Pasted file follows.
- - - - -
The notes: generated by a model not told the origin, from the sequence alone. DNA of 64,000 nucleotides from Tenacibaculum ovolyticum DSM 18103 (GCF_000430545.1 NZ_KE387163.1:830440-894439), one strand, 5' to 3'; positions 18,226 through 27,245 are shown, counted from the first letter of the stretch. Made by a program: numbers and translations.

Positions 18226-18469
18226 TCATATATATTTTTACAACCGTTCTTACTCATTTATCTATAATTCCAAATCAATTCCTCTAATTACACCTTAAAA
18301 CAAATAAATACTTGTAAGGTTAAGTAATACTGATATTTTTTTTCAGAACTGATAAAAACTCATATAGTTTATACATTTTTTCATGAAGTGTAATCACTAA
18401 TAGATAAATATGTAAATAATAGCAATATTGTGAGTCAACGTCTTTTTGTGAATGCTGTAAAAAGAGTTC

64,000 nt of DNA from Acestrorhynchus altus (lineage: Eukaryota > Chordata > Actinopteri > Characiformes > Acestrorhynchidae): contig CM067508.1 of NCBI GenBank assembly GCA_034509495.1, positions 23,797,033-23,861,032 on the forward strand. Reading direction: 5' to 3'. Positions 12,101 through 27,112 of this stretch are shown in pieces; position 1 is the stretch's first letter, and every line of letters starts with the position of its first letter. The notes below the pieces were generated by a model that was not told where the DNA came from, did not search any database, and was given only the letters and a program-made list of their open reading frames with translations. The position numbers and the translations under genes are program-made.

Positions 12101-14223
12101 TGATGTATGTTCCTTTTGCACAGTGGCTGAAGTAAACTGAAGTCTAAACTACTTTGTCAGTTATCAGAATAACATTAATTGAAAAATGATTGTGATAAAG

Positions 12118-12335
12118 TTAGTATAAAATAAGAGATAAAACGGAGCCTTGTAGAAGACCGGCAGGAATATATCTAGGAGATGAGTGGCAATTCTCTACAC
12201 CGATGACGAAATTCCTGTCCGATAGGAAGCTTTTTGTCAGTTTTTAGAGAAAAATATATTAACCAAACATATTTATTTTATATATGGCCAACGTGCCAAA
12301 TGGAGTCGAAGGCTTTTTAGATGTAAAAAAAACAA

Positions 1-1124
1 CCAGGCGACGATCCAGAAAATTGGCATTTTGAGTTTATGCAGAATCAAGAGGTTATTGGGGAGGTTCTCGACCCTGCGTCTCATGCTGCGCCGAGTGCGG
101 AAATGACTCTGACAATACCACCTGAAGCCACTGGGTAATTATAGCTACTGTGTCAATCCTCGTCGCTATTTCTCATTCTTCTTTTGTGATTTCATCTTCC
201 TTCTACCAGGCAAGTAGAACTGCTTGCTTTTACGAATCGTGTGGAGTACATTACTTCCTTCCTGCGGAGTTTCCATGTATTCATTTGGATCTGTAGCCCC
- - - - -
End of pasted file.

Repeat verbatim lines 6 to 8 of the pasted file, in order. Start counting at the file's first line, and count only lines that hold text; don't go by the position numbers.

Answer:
64,000 nt of DNA from Acestrorhynchus altus (lineage: Eukaryota > Chordata > Actinopteri > Characiformes > Acestrorhynchidae): contig CM067508.1 of NCBI GenBank assembly GCA_034509495.1, positions 23,797,033-23,861,032 on the forward strand. Reading direction: 5' to 3'. Positions 12,101 through 27,112 of this stretch are shown in pieces; position 1 is the stretch's first letter, and every line of letters starts with the position of its first letter. The notes below the pieces were generated by a model that was not told where the DNA came from, did not search any database, and was given only the letters and a program-made list of their open reading frames with translations. The position numbers and the translations under genes are program-made.

Positions 12101-14223
12101 TGATGTATGTTCCTTTTGCACAGTGGCTGAAGTAAACTGAAGTCTAAACTACTTTGTCAGTTATCAGAATAACATTAATTGAAAAATGATTGTGATAAAG